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By Land or By Sea, Challenges to Chevron Deference Will Not Cease

Loper Bright Enterprises v. Raimondo

By Jack Fitzhenry

On January 17, 2024,​ the Supreme Court of the United States will hear oral arguments about whether the Court should overrule Chevron v. National Resources Defense Council. The Court's landmark 1984 decision requires courts to defer to an agency's interpretation of an ambiguous federal statute, so long as the interpretation is reasonable.

In Loper Bright Enterprises v. Raimondo, the federal statute at issue requires the fishing industry to pay for the cost of observers who monitor compliance with fishery management rules. As author Jack Fitzhenry writes, the plaintiffs are North Atlantic herring fishermen hoping to jettison that new rule, asking the Court to sink the Chevron doctrine.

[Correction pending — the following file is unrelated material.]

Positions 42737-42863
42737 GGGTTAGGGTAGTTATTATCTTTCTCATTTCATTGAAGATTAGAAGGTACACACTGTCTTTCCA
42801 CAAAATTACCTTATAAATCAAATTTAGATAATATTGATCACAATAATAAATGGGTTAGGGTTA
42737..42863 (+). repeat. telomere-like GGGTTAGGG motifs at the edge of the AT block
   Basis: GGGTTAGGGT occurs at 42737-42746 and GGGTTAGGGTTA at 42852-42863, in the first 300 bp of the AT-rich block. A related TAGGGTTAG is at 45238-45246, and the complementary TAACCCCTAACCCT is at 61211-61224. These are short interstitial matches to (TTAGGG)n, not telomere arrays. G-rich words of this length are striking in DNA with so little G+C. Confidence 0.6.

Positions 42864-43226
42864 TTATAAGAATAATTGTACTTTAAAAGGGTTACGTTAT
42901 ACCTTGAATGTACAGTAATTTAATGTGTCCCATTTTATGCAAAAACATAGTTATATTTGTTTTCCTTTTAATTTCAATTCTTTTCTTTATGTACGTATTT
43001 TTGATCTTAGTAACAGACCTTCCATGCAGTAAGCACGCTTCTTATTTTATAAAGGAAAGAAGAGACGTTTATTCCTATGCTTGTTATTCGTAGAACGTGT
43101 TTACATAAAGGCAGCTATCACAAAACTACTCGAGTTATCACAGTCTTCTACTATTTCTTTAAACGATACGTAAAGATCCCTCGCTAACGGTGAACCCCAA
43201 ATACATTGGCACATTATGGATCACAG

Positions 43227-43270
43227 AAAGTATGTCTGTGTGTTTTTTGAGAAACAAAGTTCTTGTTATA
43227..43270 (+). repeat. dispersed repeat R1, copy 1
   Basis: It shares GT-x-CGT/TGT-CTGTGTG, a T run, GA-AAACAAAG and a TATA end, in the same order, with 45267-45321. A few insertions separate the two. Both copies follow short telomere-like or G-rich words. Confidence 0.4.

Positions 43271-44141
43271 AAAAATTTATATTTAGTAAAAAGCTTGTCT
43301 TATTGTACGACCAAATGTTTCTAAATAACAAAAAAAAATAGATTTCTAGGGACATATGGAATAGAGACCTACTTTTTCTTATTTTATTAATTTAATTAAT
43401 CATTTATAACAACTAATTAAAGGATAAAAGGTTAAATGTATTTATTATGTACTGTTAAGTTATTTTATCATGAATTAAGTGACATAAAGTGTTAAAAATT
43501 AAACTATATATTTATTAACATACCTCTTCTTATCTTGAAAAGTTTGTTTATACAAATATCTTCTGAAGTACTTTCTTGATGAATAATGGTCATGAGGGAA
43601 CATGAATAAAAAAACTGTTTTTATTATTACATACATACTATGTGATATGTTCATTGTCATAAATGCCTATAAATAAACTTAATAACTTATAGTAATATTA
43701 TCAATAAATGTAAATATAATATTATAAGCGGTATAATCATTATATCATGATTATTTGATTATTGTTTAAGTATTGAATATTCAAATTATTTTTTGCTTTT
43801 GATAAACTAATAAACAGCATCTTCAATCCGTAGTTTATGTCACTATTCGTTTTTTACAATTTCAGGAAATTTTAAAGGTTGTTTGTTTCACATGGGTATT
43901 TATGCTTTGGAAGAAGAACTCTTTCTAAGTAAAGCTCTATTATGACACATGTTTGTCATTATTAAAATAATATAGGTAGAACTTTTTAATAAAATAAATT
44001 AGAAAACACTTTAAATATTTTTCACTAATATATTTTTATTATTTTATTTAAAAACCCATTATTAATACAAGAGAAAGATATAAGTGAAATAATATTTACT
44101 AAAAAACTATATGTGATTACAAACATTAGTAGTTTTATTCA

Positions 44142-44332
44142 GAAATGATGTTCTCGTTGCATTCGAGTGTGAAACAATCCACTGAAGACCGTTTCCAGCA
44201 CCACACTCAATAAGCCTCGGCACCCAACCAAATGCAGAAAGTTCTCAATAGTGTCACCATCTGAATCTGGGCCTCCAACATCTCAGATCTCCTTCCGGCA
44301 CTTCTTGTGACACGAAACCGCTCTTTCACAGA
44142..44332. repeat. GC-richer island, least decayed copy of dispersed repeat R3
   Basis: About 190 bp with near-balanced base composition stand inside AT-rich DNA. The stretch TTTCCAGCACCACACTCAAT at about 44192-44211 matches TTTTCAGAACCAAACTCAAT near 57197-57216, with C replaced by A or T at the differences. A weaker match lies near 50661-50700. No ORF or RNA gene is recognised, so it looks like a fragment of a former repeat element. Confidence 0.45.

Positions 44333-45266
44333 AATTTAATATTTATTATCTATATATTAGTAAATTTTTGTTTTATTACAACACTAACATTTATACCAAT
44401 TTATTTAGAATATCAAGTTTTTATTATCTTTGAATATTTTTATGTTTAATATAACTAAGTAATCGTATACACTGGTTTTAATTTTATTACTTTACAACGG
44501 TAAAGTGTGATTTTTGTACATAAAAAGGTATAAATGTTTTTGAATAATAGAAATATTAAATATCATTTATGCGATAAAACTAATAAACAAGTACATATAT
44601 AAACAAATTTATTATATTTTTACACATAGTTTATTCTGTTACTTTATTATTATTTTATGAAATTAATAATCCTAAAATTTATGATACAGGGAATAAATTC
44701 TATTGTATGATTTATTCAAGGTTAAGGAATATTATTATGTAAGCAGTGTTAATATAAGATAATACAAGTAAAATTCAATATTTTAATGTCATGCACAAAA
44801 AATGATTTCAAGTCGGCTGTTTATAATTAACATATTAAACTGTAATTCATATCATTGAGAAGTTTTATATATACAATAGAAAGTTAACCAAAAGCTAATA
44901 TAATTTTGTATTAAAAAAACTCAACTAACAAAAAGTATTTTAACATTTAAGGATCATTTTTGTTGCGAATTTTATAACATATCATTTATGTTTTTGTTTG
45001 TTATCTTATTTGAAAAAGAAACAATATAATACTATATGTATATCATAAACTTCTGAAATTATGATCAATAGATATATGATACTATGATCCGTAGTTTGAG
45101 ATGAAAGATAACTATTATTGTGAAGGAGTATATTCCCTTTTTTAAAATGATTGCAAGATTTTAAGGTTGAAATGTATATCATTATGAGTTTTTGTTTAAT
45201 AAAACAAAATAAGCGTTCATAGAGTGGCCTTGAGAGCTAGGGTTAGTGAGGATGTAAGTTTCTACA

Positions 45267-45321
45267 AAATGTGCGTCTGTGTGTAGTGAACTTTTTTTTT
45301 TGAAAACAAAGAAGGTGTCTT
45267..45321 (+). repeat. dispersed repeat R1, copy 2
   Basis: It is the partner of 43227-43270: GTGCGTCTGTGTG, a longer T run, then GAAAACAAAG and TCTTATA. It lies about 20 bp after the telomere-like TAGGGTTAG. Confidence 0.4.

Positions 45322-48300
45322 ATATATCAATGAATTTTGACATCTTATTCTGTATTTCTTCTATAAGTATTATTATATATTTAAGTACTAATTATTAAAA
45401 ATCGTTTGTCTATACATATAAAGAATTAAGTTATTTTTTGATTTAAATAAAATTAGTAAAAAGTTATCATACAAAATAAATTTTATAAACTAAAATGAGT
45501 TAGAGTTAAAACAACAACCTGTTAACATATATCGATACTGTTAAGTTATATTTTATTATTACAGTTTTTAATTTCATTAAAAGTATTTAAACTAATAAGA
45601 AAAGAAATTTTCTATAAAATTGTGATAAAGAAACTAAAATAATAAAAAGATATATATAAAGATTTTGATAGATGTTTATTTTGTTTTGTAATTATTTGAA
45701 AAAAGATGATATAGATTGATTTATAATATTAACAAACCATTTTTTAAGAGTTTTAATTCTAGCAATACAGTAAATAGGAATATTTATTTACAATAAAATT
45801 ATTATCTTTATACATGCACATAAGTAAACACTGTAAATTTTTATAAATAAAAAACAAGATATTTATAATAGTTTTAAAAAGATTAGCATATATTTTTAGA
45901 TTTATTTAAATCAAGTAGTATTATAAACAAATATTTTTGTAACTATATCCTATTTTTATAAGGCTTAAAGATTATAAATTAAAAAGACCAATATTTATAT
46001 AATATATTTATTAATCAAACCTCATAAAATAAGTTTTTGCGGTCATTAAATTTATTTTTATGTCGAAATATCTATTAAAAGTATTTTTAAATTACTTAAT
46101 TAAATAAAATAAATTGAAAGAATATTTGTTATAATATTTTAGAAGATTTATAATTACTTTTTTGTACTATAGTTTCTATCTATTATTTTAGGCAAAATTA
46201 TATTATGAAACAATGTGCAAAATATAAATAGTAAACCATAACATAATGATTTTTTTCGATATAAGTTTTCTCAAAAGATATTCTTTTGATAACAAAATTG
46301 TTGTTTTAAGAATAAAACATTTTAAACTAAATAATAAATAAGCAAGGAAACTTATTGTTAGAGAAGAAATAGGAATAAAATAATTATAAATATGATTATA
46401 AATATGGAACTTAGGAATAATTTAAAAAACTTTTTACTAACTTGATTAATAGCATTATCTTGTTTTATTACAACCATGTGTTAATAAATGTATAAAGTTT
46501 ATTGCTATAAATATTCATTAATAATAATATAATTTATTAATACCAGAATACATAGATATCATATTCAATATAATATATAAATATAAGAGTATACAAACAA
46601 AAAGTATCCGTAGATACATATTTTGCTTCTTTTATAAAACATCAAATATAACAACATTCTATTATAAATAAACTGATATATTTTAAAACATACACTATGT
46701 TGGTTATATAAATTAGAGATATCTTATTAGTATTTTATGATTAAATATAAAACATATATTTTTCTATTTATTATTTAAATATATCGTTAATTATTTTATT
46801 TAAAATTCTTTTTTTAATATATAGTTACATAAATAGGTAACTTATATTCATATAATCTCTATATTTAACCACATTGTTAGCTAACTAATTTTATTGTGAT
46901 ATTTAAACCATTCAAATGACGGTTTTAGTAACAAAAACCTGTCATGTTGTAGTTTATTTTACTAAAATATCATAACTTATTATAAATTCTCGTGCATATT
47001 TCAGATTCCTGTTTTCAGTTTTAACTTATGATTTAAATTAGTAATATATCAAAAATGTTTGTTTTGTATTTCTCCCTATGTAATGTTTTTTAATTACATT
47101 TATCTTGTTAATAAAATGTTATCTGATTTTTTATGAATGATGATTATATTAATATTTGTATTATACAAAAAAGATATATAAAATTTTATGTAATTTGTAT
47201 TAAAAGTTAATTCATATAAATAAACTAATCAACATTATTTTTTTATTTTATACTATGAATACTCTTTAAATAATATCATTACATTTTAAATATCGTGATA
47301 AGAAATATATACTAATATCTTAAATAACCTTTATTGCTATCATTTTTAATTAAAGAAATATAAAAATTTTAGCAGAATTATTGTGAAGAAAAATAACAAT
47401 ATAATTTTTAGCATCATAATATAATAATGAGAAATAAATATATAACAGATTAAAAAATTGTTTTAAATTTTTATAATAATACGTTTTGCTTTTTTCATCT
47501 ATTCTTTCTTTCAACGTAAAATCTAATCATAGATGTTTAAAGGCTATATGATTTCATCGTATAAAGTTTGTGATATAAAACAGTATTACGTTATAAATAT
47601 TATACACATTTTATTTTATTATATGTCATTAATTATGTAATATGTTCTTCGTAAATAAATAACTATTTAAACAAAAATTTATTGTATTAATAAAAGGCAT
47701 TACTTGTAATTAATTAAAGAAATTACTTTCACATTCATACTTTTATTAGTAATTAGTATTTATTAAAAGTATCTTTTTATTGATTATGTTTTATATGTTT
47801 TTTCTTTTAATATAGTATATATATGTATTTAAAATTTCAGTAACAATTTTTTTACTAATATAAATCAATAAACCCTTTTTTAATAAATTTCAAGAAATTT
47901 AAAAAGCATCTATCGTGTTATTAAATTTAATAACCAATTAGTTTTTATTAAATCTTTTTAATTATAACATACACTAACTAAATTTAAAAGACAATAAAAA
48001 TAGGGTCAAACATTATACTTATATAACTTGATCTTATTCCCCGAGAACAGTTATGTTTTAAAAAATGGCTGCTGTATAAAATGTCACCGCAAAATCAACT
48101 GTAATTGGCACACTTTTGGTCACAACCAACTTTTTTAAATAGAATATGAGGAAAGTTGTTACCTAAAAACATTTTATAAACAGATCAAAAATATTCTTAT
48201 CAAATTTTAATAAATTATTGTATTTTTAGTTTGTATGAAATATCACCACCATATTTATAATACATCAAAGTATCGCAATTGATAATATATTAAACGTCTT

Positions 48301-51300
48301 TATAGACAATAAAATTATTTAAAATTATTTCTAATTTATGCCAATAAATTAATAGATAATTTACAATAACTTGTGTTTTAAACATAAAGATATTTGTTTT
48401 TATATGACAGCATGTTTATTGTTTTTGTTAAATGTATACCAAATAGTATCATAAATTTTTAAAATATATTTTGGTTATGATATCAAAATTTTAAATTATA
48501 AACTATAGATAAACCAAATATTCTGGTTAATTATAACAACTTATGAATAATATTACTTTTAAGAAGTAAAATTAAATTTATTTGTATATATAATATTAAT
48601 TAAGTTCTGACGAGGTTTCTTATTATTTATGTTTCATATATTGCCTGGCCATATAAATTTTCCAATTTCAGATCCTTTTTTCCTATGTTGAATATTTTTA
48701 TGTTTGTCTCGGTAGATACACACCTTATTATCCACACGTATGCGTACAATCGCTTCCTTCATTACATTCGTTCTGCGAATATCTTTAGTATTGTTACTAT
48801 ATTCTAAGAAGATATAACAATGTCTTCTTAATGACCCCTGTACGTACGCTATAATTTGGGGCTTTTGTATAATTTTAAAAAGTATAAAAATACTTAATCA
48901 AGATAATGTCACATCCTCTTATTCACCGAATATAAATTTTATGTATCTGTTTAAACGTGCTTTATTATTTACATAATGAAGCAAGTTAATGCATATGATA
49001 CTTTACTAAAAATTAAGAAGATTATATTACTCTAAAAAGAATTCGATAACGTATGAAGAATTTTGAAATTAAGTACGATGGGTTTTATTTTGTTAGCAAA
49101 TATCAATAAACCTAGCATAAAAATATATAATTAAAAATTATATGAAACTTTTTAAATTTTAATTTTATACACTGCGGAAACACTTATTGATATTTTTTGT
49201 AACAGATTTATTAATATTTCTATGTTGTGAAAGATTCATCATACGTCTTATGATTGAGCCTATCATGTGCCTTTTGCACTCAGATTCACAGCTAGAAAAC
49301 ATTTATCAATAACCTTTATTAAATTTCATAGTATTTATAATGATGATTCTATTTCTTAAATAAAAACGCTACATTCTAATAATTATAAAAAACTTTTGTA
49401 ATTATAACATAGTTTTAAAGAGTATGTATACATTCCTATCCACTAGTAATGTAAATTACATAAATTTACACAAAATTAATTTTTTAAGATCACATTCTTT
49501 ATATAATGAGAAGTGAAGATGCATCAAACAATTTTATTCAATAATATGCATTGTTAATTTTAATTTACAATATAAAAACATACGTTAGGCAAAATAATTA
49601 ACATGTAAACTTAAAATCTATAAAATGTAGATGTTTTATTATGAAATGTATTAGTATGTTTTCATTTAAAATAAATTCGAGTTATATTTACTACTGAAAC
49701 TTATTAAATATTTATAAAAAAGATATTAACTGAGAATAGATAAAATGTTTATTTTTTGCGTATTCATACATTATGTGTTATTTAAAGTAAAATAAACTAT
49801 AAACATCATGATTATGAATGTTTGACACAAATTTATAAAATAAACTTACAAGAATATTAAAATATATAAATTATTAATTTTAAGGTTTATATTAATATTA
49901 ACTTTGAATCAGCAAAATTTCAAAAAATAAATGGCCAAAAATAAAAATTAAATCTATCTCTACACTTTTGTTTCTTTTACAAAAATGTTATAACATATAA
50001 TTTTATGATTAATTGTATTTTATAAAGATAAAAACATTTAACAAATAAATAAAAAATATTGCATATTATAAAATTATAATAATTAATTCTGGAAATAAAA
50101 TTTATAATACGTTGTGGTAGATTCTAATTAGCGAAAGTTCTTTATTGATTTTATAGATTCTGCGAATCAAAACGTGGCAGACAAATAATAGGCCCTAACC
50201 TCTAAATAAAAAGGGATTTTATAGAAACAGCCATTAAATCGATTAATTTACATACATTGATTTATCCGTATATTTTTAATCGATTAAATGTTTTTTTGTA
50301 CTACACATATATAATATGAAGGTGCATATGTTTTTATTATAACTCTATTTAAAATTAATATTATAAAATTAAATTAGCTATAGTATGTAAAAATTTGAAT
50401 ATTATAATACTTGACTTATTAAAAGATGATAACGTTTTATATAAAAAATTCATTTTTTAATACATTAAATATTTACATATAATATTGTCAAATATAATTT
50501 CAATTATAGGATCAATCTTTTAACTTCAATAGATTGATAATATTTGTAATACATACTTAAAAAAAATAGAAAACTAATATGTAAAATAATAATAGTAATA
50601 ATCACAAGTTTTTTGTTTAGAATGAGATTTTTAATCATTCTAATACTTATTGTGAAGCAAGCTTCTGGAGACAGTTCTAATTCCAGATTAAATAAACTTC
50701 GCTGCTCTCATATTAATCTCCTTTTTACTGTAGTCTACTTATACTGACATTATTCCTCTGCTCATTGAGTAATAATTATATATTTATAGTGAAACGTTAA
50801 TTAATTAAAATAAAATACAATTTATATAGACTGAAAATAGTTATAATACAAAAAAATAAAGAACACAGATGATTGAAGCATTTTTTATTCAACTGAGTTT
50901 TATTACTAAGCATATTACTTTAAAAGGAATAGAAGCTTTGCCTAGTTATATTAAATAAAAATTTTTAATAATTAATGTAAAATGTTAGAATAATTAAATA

Crucially, by forgoing the opportunity to review the other, milder question presented in the fishermen's petition, which proposed that the lower courts merely misapplied Chevron, the Court signaled that it is prepared to give the doctrine serious reconsideration and perhaps retire it for good.

But if a majority of the Justices are not ready to agree on if or when some form of deference to agencies applies, the Court may just continue bailing water from Chevron’s leaking hull even if a few other boats are swamped in the process.

Fitzhenry_By Land or By Sea Final
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